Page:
Trout Lilies in North Carolina

The purpose of this page is to provide an identification aid for trout lilies (genus Erythronium) in North Carolina. This is a fun one! Misidentifications run rampant in this genus - guilty of it myself - due to a fairly recent split into two species that doesn't seem to have trickled down yet into popular field guides. It takes a closer look at certain plant features according to more recent botanical manuals to sort them out.

The two species in question are E. americanum (the "original" trout lily) and E. umbilicatum (dimpled trout lily), which was split out and described as a separate species in 1963. Both have yellow flowers and mottled leaves. It turns out that E. umbilicatum actually is the more common one in the state, but this fact is nearly impossible to discern from field guides targeting the lay person. Out of a dozen pictorial wildflower guides for NC or the surrounding area on my book shelf, more than half only list E. americanum and make no mention of E. umbilicatum. Three provide prominent treatment and a picture for E. americanum and do acknowledge that another species exists, but seemingly as an afterthought. Only one book gives E. umbilicatum the more in-depth discussion but happens to get the identification features mixed up, erroneously stating that this species has auricles on the tepals, which actually is a distinguishing characteristic of E. americanum. None of the books have pictures of both species showing distinguishing features. In conclusion, popular field guides are of no help in this matter and will lead to misidentifications of E. umbilicatum as E. americanum.

Even herbarium data has to be taken with a grain of salt as many old specimens identified as E. americanum may in fact represent records of E. umbilicatum. The curators of the range maps caution about this and tried to account for it by considering only recent records and those that have been reexamined and confirmed, but there may still be some errors and an underrepresentation of actual occurrences in the maps. Both BONAP and SERNEC data suggest that E. umbilicatum is the more wide-spread species in NC. E. umbilicatum is common in the mountains and southwestern Piedmont, while E. americanum occurs less frequently in the Piedmont and is rare in the mountains.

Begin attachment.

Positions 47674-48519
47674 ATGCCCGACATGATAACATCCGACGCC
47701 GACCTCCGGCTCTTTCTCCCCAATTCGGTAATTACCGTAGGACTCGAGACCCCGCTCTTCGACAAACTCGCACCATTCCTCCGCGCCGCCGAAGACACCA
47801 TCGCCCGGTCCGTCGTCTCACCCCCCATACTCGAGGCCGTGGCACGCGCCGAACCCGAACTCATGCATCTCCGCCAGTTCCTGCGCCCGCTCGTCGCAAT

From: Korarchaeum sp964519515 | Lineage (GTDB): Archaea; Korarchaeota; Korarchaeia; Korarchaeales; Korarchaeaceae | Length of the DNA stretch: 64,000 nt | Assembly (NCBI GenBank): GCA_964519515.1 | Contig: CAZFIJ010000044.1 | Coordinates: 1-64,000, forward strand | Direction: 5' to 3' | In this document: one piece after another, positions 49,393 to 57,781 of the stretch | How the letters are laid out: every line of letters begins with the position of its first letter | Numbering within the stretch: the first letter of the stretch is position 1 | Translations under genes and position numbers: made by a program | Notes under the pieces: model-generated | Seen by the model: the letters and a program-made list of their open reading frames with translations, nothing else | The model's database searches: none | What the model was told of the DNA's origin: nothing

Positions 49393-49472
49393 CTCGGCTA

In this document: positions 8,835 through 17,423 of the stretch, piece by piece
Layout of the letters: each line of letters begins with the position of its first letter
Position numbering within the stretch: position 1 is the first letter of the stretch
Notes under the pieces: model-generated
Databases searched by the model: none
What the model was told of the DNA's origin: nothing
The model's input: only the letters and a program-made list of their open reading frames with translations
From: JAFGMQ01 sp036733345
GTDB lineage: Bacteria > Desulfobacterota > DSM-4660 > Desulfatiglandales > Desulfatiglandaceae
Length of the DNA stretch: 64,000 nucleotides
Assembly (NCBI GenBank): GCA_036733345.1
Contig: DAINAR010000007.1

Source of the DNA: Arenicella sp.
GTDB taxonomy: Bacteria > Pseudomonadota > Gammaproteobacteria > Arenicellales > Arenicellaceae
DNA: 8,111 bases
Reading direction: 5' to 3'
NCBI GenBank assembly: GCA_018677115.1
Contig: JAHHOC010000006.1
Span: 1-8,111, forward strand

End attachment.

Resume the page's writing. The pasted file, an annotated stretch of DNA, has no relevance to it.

(Map data from BONAP, top, and Vascular Plants of North Carolina, bottom.)

The first clue to species identity in this case may be habitat type. E. americanum is described as a species of basic mesic forests and rich bottomlands, limited to very rich, high pH soils. This rules out most habitats in the mountains and Piedmont, which tend to have low pH acidic soils. E. umbilicatum is not as picky about soil pH and grows in a wide range of forest types, including those acidic soils typical for the Southern Appalachians.

The best way to identify to species level based on morphology when in bloom is to look for auricles ("ears") on the innermost tepals. Other characteristics like the color of the pollen or tepals are apparently not reliable diagnostic features due to their high variability. Only E. americanum has these auricles while E. umbilicatum does not. The picture below shows what to look for (highlighted by the circles in the enlarged picture).

(Image source: Wikimedia, public domain; see Flickr for another great picture showing the auricles)

However, the best stage to distinguish the two species is when they are fruiting. E. umbilicatum is named for its umbilicate capsule, meaning it has a dimple in the top resembling a belly button. The capsules of E. americanum have rounded or pointed tips instead. (For a side-by-side comparison, check out the capsule pictures on Carolina Nature). The stalk that is holding the capsule is weak and flops over, causing it to rest on the ground in E. umbilicatum, while it is able to stand upright and hold the capsule "arching gracefully like a swan" as I've seen it described in one account for E. americanum.

(Image source: Wikimedia, shared by user Doppelbrau with a CC BY-SA 4.0 license)

E. umbilicatum is further divided into subspecies based on the presence or absence of stolons.

Posted on November 13, 2019 02:02 PM by annkatrinrose annkatrinrose


This is very useful, Annkatrin! I'm sure I'll be sending many observers to this page next spring.

I also have a journal page with my notes (cribbed from the 1960s series of papers you reference above, by Parks and Hardin):

Posted by ddennism about 4 years ago

Since I have a few observations of trout lilies I’ll need to check them out when I can. Thanks for the helpful explanation!

Posted by botanicaltreasures about 4 years ago

Thanks for the notes on the paper! That looks like a very handy table to have. And yes, I'll have to go through my own trout lily observations and correct them accordingly. For a long time, I thought there was only one species since so few of the books even mention the second one, much less indicate that this is probably what you see in NC in 95% of the cases.

Posted by annkatrinrose about 4 years ago

Wonderful post! Enjoyed reading this. :)

Posted by sambiology about 4 years ago

Thanks! Never seen a good photo of the auricles before, so I've never been quite sure what I'm looking for.

Posted by eraskin about 4 years ago

Browsing and just found this. Thank you, thank you!

Posted by gillydilly almost 3 years ago

Thanks to @ddennism for the link to this page and thank you @annkatrinrose for the great descriptions and illustrations. You have done a great job clearing up the differences.

Posted by chuckt2007 over 1 year ago

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